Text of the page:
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Sleep: A Memory Booster?

What’s going on in the brain while we sleep? A lot! Specif­i­cal­ly, process­es sup­port­ing the con­sol­i­da­tion of mem­o­ries. This Dana Foun­da­tion arti­cle reviews fas­ci­nat­ing stud­ies in which mem­o­ries are reac­ti­vat­ed dur­ing sleep thanks to either an odor or an audi­to­ry cue. Results sug­gest that such reac­ti­va­tion leads to bet­ter mem­o­ry:

reac­ti­va­tion dur­ing slow-wave sleep sup­ports the trans­fer of the mem­o­ry rep­re­sen­ta­tion from the hip­pocam­pus to long-term stor­age in the neo­cor­tex, and also strength­ens it

one pos­si­ble appli­ca­tion of such find­ings could be to over­write unwant­ed trau­mat­ic mem­o­ries

anoth­er appli­ca­tion would be to use the deep-sleep reac­ti­va­tion to enhance mem­o­ries in stu­dents, or in elder­ly peo­ple Read the rest of this entry »

How Well a Baby Sleeps Affects the Development of Key Brain Functions

Both chil­dren and adults need a good night sleep to func­tion at their best. A recent study, sum­ma­rized here, sug­gests that this is true for babies too: How much sleep a 12 month old baby gets can influ­ence the devel­op­ment of his/her exec­u­tive func­tions. Exec­u­tive func­tions, sup­port­ed by the frontal lobes of the brain, are often con­sid­ered as indi­ca­tors of children’s like­li­hood of suc­ceed­ing in school. They involve deci­sion-mak­ing, prob­lem-solv­ing, plan­ning, inhibit­ing, as well as oth­er high-lev­el func­tions (social behav­ior, emo­tional con­trol, work­ing mem­ory, etc.). Read the rest of this entry »

Sleep, Tetris, Memory and the Brain

As part of our ongo­ing Author Speaks Series, we are hon­ored to present today this excel­lent arti­cle by Dr. Shan­non Mof­fett, based on her illu­mi­nat­ing and engag­ing book. Enjoy!

(and please go to sleep soon if you are read­ing this late Mon­day night).
————

Two years ago I fin­ished a book on the mind/brain, called The Three Pound Enig­ma: The Human Brain and the Quest to Unlock its Mys­ter­iesShannon Moffett-Three Pound Enigma . Each chap­ter pro­files a leader in a dif­fer­ent aspect of mind/brain research, from neu­ro­surgery to zen Bud­dhism, from cog­ni­tive neu­ro­science to phi­los­o­phy of mind. One of my sub­jects was Dr. Robert Stick­gold, a zany, hyper-intel­li­gent men­sch of a Har­vard sleep researcher. When I met him, I was in med­ical school and hav­ing a grand old time—I’d exact­ed an exten­sion of my tenure beyond the cus­tom­ary four years, so I had enough time to write the book, do my course­work, and have a life. I was busy, but still got enough sleep, had time to exer­cise dai­ly, and even went for din­ner and a movie some­times. Although I found Stickgold’s work inter­est­ing, there was a part of me that just didn’t get it.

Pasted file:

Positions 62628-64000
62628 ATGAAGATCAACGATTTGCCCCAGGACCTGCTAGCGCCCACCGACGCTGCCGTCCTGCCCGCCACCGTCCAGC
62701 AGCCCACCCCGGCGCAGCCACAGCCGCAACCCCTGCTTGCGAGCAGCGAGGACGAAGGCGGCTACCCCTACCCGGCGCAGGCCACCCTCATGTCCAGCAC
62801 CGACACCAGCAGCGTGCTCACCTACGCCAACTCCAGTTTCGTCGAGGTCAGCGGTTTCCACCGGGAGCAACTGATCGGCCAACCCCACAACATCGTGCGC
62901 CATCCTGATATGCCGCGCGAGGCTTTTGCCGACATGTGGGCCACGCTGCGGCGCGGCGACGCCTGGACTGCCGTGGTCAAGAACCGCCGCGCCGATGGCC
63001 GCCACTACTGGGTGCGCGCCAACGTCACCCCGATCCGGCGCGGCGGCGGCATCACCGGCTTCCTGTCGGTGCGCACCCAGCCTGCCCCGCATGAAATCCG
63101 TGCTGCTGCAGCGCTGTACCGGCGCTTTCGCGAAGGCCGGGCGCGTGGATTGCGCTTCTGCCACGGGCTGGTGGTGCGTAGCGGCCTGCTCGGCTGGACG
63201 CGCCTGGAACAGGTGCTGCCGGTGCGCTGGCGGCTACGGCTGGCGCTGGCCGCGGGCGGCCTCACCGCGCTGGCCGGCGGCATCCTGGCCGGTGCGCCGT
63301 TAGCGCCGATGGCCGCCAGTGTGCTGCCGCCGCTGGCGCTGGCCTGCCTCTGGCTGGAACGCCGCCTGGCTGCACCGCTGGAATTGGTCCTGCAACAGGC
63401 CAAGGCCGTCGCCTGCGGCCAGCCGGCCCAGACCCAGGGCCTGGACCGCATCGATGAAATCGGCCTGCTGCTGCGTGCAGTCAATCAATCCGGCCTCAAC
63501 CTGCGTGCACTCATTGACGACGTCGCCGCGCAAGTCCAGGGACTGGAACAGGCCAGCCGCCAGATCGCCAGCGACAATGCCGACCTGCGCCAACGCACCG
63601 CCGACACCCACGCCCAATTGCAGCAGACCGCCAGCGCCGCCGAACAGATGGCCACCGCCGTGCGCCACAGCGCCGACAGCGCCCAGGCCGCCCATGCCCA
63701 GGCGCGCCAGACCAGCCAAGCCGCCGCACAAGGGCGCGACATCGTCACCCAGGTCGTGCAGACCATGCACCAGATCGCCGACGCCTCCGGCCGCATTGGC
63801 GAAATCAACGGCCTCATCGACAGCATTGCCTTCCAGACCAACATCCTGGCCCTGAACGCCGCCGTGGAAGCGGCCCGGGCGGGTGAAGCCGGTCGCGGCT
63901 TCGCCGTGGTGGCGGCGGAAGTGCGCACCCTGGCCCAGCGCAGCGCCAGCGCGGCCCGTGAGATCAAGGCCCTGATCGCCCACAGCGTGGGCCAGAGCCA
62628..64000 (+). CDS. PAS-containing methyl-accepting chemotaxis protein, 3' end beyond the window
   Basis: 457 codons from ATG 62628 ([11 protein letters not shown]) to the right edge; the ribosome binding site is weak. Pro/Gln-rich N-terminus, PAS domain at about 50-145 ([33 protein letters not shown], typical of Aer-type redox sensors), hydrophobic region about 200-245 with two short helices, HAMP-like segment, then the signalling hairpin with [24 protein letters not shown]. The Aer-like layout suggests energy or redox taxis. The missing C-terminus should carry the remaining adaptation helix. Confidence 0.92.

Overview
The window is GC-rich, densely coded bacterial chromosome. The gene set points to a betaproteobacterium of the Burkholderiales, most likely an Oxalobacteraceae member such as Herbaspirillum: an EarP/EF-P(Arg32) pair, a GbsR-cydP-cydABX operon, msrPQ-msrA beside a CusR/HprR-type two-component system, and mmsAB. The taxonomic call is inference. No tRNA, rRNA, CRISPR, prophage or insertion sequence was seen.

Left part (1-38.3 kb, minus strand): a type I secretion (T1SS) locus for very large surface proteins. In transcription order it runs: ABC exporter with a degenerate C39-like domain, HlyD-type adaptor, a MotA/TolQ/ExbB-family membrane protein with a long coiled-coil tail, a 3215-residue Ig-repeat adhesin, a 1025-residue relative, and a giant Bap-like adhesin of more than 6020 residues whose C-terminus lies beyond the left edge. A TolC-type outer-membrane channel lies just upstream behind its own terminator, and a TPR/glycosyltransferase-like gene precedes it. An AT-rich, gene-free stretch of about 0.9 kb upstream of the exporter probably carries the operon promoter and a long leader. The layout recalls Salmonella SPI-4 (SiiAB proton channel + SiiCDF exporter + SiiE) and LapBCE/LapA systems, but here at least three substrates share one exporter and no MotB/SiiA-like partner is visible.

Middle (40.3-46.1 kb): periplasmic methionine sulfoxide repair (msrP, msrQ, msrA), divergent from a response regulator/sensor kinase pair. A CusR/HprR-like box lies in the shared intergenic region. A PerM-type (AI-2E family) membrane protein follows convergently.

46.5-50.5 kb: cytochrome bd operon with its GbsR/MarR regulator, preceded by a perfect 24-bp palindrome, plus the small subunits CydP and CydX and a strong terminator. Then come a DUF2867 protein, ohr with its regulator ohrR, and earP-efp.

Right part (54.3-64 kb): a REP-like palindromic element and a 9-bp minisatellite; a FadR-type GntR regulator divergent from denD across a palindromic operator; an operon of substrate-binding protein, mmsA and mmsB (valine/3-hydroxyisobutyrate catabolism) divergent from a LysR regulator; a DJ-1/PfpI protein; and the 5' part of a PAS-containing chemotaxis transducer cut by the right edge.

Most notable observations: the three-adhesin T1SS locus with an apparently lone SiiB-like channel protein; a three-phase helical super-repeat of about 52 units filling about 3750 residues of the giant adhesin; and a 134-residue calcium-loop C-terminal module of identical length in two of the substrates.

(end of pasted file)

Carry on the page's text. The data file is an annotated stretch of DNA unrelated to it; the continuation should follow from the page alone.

Fast-for­ward to the present, when I am a res­i­dent in emer­gency med­i­cine at a busy inner-city trau­ma cen­ter; I have two-year-old twins and a hus­band with a 60-hour-a-week job of his own. I do not exer­cise. I do not eat unless I can do some­thing else pro­duc­tive at the same time, and even when I do get to sleep in my own bed, my slum­ber is frac­tured by the awak­en­ings of two cir­ca­di­an­ly dis­parate tod­dlers. It seems to take me twice as long to “get” new con­cepts as it used to, and I nev­er feel like I’m func­tion­ing at top speed. In short, I am a mess. And NOW I get what Stickgold’s work is all about, and under­stand that he is both quan­ti­fy­ing and explain­ing exact­ly what I’m feel­ing.

Read the rest of this entry »

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